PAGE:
Take the NEPATA Challenge, 3 – 10 Yard Rewinds in 2 Minutes

Take the NEPATA challenge. Can you rewind and label three (3) ten (10) yard rolls in two (2) minutes with your current converting workflow?

NEPATA simplifies the converting process delivering precise material cuts, highly accurate rewinds and advanced inventory control, allowing for quick delivery times across a wide range of media. Stop wasting time, eliminate inventory shrinkage and roll shortage/overage problems with NEPATA converting equipment.

To learn more call Supply55 at 734-668-0755, via email at info@supply55.com or on the web at www.convertingcenters.com or www.supply55.com.

Plotter Cutting Heat Transfer Vinyl Films

If you are a sign maker and have a plotter or printer, garment decorating with heat transfer films is one of those prize opportunities that requires a very short learning curve and an investment in a heat press. The cost for a good clamshell press runs about $1000 to $1200, but  you can buy one for […] Read more »

Application Temperature Range

To avoid problems with vinyl or any other pressure-sensitive material, carefully read the vinyl manufacturer’s technical data sheet. Product bulletins will usually contain all of the information you need, including application temperature range. The application temperature range for most vinyl films is usually between 50⁰ and 90⁰F (10⁰ to 32⁰ C). For some films, the minimum application temperature […] Read more »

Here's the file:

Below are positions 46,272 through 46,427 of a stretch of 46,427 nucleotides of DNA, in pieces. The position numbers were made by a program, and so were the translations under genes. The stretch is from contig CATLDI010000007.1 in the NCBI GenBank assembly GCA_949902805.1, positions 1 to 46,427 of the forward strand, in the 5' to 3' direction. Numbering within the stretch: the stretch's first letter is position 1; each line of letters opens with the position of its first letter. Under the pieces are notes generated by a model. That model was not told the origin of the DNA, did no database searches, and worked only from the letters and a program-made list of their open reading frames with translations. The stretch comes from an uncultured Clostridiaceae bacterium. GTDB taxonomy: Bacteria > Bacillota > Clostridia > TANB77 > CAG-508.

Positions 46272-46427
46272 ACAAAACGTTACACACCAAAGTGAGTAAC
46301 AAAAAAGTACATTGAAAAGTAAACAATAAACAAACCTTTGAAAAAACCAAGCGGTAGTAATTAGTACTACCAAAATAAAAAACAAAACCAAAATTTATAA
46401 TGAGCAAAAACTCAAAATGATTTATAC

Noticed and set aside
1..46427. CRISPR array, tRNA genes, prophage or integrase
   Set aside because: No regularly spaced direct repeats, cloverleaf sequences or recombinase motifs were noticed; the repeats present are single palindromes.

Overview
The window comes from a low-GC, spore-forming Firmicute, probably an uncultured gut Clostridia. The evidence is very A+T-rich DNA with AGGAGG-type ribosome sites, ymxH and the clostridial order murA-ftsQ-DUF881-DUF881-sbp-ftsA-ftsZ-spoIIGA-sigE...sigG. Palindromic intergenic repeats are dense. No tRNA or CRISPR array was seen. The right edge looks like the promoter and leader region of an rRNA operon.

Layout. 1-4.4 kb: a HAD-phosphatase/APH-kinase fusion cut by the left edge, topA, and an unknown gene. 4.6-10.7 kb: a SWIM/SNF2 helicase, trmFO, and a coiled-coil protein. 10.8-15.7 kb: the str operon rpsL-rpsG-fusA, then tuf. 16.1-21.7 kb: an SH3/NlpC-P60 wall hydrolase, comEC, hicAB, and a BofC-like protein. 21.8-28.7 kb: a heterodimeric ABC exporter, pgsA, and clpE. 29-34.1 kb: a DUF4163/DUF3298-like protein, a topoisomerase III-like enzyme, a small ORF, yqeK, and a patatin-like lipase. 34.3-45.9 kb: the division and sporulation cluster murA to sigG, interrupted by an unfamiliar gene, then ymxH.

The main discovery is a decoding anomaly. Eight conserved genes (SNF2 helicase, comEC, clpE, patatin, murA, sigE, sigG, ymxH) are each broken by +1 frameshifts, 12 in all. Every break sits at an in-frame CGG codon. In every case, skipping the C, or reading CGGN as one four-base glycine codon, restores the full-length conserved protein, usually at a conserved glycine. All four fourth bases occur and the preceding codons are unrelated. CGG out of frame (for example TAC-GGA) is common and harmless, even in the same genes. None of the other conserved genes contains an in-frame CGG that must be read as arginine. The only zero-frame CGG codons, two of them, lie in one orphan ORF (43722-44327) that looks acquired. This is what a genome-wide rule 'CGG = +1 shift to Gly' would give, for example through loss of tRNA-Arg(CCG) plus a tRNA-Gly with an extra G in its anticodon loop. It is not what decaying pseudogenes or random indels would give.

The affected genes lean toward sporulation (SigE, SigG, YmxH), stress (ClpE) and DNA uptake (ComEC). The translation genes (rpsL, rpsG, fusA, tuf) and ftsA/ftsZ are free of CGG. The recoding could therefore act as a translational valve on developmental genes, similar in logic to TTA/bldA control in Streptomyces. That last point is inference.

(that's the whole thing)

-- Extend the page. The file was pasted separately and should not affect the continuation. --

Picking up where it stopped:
Why Install Graphics in a Relaxed State

Years ago professional decal installers were taught to install vinyl graphics in a relaxed state without stretching the film. While vinyl films today are much more robust and can withstand the stresses encountered when wrapping a vehicle, you are much less likely to experience film failure, if you adhere to some of the old rules. […] Read more »

Stretching Garments Prior to Heat Pressing

Some screen printers, who print directly onto t-shirts or who print plastisol heat transfers, will stretch the garment before printing or heat pressing. By doing this, the weave of the shirt opens up allowing the ink to better penetrate the fibers of the fabric. This practice is believed to prevent cracking of the ink.  Read more »